Moreover, economic engagement was expected to transform the PRC into a more liberal place, if not quite a variant of America. Even after the Tiananmen Square crackdown, the China of 1990, 2000, and 2010 was very different than what Mao left behind in 1976. The PRC was freer and the controls were looser. Incomplete authoritarianism replaced brutal totalitarianism. Ideas that could not be broadcast still could be discussed. The system seemed freer than that of such American allies as Saudi Arabia and the Central Asian despotisms.
The optimism is now gone. In 2020, Beijing appears to be reclaiming its Maoist heritage. The space for independent thought is disappearing. The assault on freedom of conscience in every form continues. In Xinjiang, repression has reached mass scale, with a million or more Uighurs forced into reeducation camps. The state is promoting communism as a new religious faith, with the Chinese Communist Party (CCP) swallowing everything before it and allowing no competition. The authority of both the CCP and Xi—bolstered by a Mao-like personality cult—is central. American, and Western, disappointment is more than theoretical: growing military strength creates the possibility of Beijing enforcing its will abroad as well as at home.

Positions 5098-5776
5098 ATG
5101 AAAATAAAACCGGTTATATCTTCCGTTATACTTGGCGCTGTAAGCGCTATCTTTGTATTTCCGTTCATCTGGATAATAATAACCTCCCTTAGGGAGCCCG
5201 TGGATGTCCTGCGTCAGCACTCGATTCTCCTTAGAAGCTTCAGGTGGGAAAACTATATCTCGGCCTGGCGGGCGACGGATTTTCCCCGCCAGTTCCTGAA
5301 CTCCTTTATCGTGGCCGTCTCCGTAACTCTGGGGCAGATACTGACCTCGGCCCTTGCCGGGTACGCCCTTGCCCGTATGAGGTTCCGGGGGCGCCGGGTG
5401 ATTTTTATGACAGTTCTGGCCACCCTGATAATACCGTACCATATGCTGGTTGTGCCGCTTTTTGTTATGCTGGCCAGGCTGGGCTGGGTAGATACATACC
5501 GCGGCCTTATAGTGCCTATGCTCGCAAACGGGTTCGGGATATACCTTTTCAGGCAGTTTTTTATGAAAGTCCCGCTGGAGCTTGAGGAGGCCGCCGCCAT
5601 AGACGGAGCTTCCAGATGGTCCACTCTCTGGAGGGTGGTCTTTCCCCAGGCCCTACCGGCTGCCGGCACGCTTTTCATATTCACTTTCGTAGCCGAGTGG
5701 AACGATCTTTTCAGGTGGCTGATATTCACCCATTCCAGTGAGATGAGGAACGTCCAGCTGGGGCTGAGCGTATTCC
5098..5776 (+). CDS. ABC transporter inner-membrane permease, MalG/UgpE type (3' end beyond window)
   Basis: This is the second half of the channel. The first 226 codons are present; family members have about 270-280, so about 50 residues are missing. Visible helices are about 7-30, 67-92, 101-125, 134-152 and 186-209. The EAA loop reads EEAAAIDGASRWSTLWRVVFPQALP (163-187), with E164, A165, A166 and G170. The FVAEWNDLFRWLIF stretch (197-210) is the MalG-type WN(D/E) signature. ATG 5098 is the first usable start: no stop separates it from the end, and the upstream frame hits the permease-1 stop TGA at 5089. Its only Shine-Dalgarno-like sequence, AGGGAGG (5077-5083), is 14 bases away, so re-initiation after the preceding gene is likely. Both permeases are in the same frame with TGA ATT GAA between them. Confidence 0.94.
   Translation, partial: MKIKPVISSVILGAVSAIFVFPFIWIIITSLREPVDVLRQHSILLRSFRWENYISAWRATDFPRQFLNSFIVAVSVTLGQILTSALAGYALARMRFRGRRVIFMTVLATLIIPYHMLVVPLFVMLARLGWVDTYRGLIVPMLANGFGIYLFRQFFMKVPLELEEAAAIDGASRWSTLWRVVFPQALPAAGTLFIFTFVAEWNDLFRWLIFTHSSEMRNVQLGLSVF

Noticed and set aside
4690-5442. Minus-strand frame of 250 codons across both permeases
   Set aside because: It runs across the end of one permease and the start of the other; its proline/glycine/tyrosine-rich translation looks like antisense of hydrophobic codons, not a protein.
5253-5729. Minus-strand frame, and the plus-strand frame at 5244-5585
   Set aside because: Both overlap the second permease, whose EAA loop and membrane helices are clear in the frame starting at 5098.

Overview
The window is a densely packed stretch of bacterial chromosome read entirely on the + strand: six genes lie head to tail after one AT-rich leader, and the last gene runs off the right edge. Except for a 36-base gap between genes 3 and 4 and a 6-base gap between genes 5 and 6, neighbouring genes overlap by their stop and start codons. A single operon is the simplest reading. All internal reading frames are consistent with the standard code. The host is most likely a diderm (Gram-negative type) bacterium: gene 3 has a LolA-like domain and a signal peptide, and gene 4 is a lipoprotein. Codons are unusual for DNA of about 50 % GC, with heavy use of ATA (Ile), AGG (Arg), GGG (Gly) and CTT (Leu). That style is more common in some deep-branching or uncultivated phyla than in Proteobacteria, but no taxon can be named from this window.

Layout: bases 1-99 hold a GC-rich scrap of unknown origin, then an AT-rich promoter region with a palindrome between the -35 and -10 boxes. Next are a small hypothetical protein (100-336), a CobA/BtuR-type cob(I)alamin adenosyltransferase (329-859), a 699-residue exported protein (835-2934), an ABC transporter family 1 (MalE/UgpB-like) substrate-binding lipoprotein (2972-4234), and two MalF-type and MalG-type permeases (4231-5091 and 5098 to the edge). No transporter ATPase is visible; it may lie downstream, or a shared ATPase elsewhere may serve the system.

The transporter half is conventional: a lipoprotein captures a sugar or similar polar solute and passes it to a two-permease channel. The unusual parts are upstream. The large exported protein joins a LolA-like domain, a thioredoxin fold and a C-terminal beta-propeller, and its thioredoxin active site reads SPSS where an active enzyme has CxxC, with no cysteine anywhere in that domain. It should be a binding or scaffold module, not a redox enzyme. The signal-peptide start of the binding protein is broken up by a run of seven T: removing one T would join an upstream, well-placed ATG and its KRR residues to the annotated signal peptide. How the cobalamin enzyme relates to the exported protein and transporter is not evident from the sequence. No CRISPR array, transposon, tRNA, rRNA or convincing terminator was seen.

Still, not everything about the PRC is bad. The “new” China is essentially the product of one person: Xi Jinping. His successors could just as easily decide to move in the opposite direction. The apparent triumph of groupthink is artificial, the result of a brutal campaign to silence anyone who thinks differently.